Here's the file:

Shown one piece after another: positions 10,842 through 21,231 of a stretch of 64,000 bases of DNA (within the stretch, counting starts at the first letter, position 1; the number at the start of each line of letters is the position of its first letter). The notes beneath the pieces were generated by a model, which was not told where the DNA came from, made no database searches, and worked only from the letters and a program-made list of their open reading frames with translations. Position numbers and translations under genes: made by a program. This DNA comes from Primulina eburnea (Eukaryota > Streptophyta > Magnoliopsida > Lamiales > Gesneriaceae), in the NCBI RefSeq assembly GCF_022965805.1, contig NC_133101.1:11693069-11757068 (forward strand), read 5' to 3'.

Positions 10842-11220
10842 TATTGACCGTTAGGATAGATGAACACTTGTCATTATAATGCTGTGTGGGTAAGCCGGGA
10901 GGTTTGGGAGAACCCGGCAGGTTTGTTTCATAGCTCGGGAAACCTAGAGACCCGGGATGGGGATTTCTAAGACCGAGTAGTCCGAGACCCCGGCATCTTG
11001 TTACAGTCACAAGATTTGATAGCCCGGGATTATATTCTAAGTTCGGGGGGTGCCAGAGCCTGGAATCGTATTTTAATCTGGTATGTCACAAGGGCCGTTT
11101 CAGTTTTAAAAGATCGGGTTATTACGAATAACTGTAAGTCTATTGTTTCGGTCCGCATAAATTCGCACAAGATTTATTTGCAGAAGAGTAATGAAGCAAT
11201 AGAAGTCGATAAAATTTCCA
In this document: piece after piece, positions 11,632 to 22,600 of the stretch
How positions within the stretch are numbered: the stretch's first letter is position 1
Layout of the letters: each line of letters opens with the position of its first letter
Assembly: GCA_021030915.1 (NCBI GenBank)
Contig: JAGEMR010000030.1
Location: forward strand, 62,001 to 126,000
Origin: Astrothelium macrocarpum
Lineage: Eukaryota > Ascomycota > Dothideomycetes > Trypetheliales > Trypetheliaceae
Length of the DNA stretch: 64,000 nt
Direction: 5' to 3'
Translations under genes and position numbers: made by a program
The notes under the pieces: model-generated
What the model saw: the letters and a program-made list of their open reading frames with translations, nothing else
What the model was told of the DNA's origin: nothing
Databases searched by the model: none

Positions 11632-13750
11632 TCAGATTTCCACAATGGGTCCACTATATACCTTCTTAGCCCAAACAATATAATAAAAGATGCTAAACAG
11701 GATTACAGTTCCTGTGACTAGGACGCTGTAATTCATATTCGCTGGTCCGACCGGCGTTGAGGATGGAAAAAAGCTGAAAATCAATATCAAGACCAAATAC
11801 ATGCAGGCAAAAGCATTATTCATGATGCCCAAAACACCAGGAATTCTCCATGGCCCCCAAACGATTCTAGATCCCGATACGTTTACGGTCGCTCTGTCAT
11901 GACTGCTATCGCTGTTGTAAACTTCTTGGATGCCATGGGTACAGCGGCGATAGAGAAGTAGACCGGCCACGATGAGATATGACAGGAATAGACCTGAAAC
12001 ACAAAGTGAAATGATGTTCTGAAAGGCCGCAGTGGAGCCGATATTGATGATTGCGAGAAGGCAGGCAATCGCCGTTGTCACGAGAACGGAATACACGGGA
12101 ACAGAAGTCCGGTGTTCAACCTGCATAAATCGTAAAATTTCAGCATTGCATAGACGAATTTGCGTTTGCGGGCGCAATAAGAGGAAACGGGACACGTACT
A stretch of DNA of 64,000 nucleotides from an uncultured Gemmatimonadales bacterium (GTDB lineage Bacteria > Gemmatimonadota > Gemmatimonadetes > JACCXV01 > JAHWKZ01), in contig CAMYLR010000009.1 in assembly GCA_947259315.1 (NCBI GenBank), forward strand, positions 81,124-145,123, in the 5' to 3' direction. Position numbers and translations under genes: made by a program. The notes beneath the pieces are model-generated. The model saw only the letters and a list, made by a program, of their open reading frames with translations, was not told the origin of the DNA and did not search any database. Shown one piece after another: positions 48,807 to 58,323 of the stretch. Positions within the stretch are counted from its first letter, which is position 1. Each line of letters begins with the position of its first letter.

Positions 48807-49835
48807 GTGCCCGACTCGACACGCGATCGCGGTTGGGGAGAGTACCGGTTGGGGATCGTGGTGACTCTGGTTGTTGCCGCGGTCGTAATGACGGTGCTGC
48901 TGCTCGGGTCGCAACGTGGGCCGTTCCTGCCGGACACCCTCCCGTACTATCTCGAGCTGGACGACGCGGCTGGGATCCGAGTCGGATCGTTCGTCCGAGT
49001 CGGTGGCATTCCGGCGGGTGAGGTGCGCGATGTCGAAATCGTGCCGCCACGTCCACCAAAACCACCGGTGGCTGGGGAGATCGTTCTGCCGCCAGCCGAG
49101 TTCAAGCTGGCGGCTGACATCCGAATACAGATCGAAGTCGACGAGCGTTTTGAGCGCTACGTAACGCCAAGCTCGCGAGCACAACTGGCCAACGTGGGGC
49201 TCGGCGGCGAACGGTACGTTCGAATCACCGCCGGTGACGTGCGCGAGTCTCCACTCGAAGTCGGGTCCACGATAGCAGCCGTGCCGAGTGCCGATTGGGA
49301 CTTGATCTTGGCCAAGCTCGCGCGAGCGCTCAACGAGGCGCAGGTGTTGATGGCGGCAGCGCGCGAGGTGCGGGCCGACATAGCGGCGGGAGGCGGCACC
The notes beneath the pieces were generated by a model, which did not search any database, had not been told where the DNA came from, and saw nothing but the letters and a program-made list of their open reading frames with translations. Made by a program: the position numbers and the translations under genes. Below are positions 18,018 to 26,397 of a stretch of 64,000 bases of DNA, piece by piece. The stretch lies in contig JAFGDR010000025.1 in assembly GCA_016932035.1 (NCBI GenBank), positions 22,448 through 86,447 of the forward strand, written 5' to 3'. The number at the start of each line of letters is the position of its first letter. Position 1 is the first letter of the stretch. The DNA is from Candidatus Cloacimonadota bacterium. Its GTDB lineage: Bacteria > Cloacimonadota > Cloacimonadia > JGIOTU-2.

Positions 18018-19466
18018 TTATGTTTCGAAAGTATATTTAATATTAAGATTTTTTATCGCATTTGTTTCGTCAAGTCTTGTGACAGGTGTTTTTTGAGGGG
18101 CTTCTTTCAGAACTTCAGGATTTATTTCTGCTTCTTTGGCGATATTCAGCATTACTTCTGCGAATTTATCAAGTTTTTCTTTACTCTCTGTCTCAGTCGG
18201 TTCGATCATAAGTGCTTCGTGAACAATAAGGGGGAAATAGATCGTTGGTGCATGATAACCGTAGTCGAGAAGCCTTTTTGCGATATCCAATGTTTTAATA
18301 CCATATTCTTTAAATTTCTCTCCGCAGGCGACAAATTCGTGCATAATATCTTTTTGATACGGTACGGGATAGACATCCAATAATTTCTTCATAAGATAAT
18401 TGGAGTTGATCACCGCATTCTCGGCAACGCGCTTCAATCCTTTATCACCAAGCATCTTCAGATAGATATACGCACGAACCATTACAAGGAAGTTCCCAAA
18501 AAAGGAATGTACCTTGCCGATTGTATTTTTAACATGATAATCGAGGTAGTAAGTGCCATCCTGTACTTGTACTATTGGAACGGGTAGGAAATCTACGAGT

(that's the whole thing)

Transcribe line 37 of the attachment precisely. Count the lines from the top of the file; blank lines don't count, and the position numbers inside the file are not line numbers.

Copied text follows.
49301 CTTGATCTTGGCCAAGCTCGCGCGAGCGCTCAACGAGGCGCAGGTGTTGATGGCGGCAGCGCGCGAGGTGCGGGCCGACATAGCGGCGGGAGGCGGCACC